A senior's first (and last) J-Term
In my last year of undergrad, I had my first J-Term class experience. There’s a first time for everything, right?
Although it would have been nice to have a six-week winter break, my commitment to a winter sport required me to be on campus and take a class. Luckily, I was able to find one that fit my interests and fulfilled a requirement for one of my majors.
Here’s my take on J-Term from my personal experiences.
Over J-Term, I took a French class titled, “Plants and Animals”. We studied the relationships French people had with plants and animals, as well as what modern-day relationships look like. Our class examined medieval bestiaries, tasted teas, and completed original and creative projects.
One of my favorite projects was our “NO WASTE” assignment. Everyone got a trash bag that we brought in to class every day. In the bag, we collected our own personal waste. The goal was to try to be as sustainable as possible, and be mindful of how much we throw away every day.
The project made me more aware of my own habits, and inspired me to want to do a better job of creating less waste. This same theme of self-awareness and wanting to make changes was very applicable to me after all of the projects we completed. It was always fun to see my friends’ reactions to all the assignments and projects I completed.
Before J-Term started, I didn’t think time management would be a big issue for me. I would only be taking one course for three weeks. I thought that I would have plenty of time to do my homework and still have time to relax after practices.
This was also the first time since middle school where I would have to go to the same class every single day of the week. But I didn’t think it would be that much of an obstacle.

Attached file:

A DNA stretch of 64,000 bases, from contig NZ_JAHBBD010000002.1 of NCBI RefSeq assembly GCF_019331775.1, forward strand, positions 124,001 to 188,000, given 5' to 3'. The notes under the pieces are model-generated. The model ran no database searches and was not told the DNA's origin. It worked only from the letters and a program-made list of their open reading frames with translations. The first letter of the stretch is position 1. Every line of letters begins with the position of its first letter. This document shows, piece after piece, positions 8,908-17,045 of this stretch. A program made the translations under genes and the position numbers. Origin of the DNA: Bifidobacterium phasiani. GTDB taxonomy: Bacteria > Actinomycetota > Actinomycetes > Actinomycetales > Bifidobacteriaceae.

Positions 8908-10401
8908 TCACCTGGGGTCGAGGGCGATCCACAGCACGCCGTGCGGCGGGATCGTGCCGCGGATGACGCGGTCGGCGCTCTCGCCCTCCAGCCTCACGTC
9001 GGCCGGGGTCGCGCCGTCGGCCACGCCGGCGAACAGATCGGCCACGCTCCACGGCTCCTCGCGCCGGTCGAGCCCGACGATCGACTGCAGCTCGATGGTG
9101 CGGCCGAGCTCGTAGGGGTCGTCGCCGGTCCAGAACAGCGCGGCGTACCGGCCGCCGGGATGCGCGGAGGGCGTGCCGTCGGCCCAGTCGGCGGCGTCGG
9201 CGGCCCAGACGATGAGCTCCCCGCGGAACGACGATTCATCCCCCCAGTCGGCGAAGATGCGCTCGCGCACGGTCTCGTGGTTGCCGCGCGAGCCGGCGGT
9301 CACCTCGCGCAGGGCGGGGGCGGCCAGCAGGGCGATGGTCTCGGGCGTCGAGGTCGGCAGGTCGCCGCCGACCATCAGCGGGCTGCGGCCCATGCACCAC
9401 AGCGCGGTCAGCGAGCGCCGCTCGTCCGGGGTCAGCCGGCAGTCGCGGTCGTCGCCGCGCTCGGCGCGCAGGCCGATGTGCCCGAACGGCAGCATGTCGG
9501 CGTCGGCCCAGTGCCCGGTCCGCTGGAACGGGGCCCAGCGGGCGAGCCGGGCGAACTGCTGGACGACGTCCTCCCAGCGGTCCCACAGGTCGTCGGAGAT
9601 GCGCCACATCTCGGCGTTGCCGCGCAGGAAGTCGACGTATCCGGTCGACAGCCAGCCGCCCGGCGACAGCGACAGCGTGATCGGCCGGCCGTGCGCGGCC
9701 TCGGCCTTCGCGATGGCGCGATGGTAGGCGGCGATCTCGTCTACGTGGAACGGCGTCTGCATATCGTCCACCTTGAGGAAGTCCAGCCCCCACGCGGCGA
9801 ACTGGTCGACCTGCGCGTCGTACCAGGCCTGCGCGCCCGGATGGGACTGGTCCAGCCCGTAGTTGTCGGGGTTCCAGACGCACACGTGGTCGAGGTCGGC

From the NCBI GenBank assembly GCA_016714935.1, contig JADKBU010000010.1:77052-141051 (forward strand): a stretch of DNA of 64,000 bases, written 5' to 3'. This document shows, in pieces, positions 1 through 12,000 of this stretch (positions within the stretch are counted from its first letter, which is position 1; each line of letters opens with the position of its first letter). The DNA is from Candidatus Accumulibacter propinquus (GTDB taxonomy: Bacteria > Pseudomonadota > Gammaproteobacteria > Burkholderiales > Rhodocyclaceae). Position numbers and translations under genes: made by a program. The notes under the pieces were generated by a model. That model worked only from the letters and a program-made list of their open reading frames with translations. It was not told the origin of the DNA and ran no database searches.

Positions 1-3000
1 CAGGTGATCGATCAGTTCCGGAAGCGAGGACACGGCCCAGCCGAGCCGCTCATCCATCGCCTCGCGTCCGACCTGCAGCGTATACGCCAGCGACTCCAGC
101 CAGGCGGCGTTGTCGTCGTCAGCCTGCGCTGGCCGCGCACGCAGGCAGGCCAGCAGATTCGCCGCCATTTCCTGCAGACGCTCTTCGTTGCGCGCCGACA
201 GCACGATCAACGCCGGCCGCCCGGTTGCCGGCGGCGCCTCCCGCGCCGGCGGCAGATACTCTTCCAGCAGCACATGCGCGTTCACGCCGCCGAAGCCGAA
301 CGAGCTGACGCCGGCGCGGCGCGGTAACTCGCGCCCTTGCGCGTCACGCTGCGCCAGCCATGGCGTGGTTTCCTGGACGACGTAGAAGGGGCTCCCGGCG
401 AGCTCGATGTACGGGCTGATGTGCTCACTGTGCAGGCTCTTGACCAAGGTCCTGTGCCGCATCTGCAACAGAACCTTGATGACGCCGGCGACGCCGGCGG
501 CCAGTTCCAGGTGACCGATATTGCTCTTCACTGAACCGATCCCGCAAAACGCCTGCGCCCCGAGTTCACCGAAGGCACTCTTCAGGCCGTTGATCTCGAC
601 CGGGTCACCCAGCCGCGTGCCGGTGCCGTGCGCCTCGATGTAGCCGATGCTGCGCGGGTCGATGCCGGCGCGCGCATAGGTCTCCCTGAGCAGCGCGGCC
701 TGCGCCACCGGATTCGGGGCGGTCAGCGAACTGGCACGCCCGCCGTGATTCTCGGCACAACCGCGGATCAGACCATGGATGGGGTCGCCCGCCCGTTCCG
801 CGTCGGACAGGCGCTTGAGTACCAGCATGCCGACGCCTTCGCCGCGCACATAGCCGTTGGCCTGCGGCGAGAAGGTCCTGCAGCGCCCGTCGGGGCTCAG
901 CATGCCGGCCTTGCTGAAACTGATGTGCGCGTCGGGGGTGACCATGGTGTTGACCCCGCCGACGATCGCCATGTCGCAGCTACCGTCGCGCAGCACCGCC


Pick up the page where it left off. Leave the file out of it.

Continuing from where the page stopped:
As a student athlete and student worker, this was the most challenging part about J-Term.
I didn’t realize within the three weeks, one J-Term class was worth a full week of course material. It became difficult at points where I was struggling to balance my academic and athletic schedules. Unlike most students, I wasn’t able to start on the homework assignment until after my afternoon practice. And when I got home after that, I was already so tired.
This made completing assignments really hard and a bit frustrating. There were times when I was working on an assignment, but the only thought in my head was how badly I wanted to go to bed.
The beginning of J-Term was definitely harder than the last half, because I was coming home after practice still with 3-hours of homework to do. It took some time to get adjusted to a new routine. The second half of my J-Term class involved more creative projects and research. These assignments allowed me to incorporate themes and ideas from the first week (“foundational” readings) and apply them to other topics that interested me. I was able to create plans for my projects, and not everything was due the day after it was assigned.
Reflecting on my first (and last) J-Term experience, I am thankful that I was able to take the class that I did.
If it wasn’t for J-Term, I wouldn’t have been able to taste a new type of tea each class or make my own essential oil blend. I think it is a course that I am going to be talking about for a long time because of how amazing it was.
Despite the challenges I faced with busy schedules, I was able to overcome them and I feel more prepared to take on my spring semester course load coming on soon. I think that J-Term at Augustana is unique and sets the college apart from other schools.
There are so many different course options offered so students are granted these once-in-a-lifetime learning opportunities. Whether you want to take a class related to your major or try something completely new, there’s something for everyone.
Patti graduated from Augustana in 2020; she was a double major in communication studies and French, with a minor in entertainment and media studies. She is originally from Northbrook, Ill., but her family relocated to Henderson, Nev. Outside of academics, Patti was a member of the Vikings varsity swim team, director of PR and marketing for HerCampus, and a member of Delta Chi Theta sorority.